The evolutionary gene and the extended evolutionary synthesis

Qiaoying Lu, Pierrick Bourrat

Research output: Contribution to journalArticleResearchpeer-review

Abstract

Advocates of an ‘extended evolutionary synthesis’ have claimed that standard evolutionary theory fails to accommodate epigenetic inheritance. The opponents of the extended synthesis argue that the evidence for epigenetic inheritance causing adaptive evolution in nature is insufficient. We suggest that the ambiguity surrounding the conception of the gene represents a background semantic issue in the debate. Starting from Haig’s gene-selectionist framework and Griffiths and Neumann-Held’s notion of the evolutionary gene, we define senses of ‘gene’, ‘environment’ and ‘phenotype’ in a way that makes them consistent with gene-centric evolutionary theory. We argue that the evolutionary gene, when being materialized, need not be restricted to nucleic acids but can encompass other heritable units such as epialleles. If the evolutionary gene is understood more broadly, and the notions of environment and phenotype are defined accordingly, current evolutionary theory does not require a major conceptual change in order to incorporate the mechanisms of epigenetic inheritance.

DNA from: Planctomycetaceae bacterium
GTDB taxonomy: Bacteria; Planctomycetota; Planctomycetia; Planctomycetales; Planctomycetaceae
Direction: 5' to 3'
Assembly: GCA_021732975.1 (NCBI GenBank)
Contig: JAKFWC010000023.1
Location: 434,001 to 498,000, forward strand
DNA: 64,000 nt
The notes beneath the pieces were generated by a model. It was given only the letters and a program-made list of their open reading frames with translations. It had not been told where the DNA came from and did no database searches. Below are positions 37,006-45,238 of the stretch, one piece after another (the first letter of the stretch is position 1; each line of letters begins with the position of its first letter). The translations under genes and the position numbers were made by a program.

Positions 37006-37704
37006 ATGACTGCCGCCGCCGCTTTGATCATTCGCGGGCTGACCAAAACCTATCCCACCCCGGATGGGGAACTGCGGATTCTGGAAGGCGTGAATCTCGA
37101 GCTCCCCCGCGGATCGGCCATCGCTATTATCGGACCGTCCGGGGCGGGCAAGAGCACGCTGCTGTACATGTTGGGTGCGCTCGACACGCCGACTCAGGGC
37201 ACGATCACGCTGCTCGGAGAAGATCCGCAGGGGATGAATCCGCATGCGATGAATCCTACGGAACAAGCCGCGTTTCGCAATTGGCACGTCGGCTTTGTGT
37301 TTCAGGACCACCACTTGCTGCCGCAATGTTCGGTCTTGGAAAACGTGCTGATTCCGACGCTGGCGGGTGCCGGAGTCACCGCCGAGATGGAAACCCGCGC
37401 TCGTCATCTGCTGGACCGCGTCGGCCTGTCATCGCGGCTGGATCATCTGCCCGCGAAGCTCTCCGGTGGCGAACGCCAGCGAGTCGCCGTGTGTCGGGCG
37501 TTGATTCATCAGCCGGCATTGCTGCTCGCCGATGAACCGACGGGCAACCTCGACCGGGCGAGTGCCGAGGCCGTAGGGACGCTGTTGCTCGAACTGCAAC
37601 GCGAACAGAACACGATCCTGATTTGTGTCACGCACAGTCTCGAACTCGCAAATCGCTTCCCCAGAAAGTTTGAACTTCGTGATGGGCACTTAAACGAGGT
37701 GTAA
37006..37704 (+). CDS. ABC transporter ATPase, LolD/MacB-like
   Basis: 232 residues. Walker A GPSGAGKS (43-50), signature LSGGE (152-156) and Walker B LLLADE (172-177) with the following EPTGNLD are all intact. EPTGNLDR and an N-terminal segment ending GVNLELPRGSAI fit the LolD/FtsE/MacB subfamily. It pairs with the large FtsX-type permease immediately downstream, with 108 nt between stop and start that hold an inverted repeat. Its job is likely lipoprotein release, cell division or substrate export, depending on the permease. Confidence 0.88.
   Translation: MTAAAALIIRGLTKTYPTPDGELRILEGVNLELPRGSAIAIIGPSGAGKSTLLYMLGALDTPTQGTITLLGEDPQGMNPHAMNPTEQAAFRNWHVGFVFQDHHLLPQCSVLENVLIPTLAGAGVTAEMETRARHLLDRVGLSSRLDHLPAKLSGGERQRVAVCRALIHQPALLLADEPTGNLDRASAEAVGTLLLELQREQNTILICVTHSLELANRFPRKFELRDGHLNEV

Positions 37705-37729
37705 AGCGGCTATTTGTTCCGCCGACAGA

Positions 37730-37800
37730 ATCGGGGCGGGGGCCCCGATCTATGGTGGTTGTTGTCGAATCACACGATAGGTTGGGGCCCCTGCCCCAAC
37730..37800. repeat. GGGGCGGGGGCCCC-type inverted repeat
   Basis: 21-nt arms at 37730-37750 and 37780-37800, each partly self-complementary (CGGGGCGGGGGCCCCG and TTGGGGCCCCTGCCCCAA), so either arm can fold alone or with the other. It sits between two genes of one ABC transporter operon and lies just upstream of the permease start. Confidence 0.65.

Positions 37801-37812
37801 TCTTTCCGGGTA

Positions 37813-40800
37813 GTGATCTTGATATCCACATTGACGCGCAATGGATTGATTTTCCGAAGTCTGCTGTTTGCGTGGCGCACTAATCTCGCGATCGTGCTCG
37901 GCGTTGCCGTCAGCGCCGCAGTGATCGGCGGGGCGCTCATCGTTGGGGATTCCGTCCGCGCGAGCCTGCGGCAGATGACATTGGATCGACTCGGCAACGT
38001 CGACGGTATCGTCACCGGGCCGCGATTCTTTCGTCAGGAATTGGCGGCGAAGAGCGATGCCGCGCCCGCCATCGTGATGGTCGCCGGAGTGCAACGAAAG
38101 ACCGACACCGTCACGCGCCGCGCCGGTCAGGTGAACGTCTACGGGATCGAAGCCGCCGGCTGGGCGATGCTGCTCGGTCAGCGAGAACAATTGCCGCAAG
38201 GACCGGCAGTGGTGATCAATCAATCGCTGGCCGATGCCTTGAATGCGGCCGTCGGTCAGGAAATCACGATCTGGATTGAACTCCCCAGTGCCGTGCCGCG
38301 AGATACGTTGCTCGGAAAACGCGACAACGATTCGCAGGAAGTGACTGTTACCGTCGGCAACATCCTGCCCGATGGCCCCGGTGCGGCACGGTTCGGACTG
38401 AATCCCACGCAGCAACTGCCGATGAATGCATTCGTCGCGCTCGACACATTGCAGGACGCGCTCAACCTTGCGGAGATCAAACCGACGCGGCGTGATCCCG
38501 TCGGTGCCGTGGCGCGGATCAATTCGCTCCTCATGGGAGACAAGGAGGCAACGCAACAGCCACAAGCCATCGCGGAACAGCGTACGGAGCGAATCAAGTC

LanguageEnglish
Pages775-800
Number of pages26
JournalBritish Journal for the Philosophy of Science
Volume69
Issue number3
Early online date20 Apr 2017
DOIs
Publication statusPublished - 1 Sep 2018

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Gene
Evolutionary
Evolutionary Synthesis
Epigenetics
Evolutionary Theory
Phenotype
Opponents
Conception
Conceptual Change

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The evolutionary gene and the extended evolutionary synthesis. / Lu, Qiaoying; Bourrat, Pierrick.

In: British Journal for the Philosophy of Science, Vol. 69, No. 3, 01.09.2018, p. 775-800.

Research output: Contribution to journalArticleResearchpeer-review

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